Critics of One Britain One Nation song should reflect ‘with shame’, says founder

·4-min read

The former police inspector behind One Britain One Nation (OBON) Day has said prominent critics of the anthem sung in schools should reflect “with shame” on their stance.

Kash Singh was speaking on Friday at Carlton Bolling College in West Yorkshire, where he watched as a group of Year 7 students, limited due to Covid restrictions, sang the OBON song in the school hall.

The anthem was written by children at St John’s CE Primary School in Bradford, and is being sung by youngsters at different schools around the UK.

The song, which begins “We are Britain and we have one dream, to unite all people in one great team”, attracted some criticism and ridicule after the Department for Education (DfE) supported schools marking OBON Day.

Asked if he was disappointed by the critics, Mr Singh said: “So, I understand, but I don’t understand and I cannot accept that people with a profile, people with a personality, people who are known and respected, humiliate and undermine seven, eight, nine-year-old kids singing a wonderful song, regardless of whether the words are this or that.

“You’ve got to look at the sincere intention.

“Disappointed, but that’s their problem, not the problem of children, and not the problem of the school. And it’s something they need to reflect on with shame.”

Mr Singh said: “I’m so proud of that school and I think everybody in the country needs to be proud that the school is bringing about kids who have that kind of mindset.”

He said: “It’s their words. Those kids are not connected with any form of politics or nothing.

“They are innocent souls. All they want to do is spread the message of unity and pride.

“I’ve watched 300 or 400 kids singing that song. In my whole career in the police I’d never seen anything like that. The passion, the love, the sincere intentions.”

Mr Singh, who said he came to Britain as a six-year-old speaking no English, founded the One Britain One Nation organisation in 2013 after he left the police in 2012.

He said “It’s about giving every child a strong sense of belonging, that this is their country.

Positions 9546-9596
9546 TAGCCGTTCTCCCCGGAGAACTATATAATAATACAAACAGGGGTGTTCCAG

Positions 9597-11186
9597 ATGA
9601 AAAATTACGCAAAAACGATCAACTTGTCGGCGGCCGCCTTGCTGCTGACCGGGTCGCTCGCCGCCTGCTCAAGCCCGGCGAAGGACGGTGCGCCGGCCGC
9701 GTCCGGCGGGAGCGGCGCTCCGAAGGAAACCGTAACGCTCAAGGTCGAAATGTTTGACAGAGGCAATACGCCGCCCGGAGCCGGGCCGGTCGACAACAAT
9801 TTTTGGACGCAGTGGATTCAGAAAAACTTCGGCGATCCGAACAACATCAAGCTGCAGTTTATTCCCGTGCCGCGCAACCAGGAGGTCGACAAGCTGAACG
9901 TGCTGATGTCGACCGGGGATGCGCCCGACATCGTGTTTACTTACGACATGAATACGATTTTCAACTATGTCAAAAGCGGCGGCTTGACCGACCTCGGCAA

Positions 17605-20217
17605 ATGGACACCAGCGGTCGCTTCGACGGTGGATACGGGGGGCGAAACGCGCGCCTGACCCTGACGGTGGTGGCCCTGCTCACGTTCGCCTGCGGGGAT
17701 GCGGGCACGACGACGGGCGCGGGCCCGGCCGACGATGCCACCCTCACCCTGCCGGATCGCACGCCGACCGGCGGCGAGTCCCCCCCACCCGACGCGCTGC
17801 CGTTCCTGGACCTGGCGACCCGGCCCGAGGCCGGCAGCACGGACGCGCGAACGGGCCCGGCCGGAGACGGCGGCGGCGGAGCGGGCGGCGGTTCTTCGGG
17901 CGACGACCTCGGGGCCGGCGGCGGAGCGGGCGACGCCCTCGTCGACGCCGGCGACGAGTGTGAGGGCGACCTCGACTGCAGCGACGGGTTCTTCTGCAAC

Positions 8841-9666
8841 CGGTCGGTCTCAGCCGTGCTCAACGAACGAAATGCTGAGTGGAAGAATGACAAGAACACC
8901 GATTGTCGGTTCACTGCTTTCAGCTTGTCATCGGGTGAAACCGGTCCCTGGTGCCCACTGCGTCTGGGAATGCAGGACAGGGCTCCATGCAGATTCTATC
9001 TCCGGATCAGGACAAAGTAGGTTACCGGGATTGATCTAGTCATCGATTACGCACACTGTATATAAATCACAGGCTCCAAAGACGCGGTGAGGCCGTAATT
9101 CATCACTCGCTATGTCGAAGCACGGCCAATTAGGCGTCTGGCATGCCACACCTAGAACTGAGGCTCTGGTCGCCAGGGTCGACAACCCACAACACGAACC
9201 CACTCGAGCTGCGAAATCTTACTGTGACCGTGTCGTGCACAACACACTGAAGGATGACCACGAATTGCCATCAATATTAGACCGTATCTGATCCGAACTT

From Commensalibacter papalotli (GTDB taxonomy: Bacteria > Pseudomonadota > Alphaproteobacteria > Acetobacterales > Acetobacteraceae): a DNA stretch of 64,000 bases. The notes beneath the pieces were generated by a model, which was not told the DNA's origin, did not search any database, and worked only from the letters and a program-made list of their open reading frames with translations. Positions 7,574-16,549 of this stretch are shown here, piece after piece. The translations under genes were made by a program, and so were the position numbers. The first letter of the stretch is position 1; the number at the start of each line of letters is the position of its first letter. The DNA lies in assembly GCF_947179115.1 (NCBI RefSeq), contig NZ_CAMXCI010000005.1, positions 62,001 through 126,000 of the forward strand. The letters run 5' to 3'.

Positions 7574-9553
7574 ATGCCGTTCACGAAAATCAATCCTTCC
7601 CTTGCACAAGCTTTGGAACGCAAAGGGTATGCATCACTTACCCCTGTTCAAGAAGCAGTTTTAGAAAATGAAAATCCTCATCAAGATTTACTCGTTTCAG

“They can achieve anything that they so desire. It’s about inspiring them with confidence and hope.”

The former officer said: “I don’t think any individual deserves to be subject of any form of hate.

A group of Year 7 students singing the One Britain One Nation (OBON) Day song
A group of Year 7 students singing the One Britain One Nation (OBON) Day song (Dave Higgens/PA)

“I wanted to do something. I wanted to put something back into a country that’s given me so much in order to eliminate this but celebrate this wonderful country that’s welcomed people from all parts of the world.”

Mr Singh said OBON Day last year was curtailed due to the pandemic and he thought this year’s celebrations were inspiring despite not being able to have large groups singing together.

He said: “This year normally you would see 1,000 kids outside and you would have parents here and people from the community, all with one purpose.”

He said the theme this year was “respect”, with a focus on thanking everyone who helped the country through the pandemic.

All the children at Carlton Bolling College joined him for a minute’s clapping to thank key workers from their classrooms.

Mr Singh said: ““This is not a Government initiative, this is not a DfE initiative, and I think that’s where people have got it wrong.”

Some on social media likened the song to something children might experience in North Korea, and Scotland’s First Minister Nicola Sturgeon said she first assumed the UK Government’s backing for the idea was a “spoof”.

The DfE said it was encouraging schools across the UK to celebrate OBON Day on Friday, so “children can learn about our shared values of kindness, pride and respect”.

But No 10 said the department had not asked anyone to sing songs.

Mr Singh launched OBON Day 2021 earlier this week at St John’s CE Primary School with married Tory MPs Philip Davies and Esther McVey.

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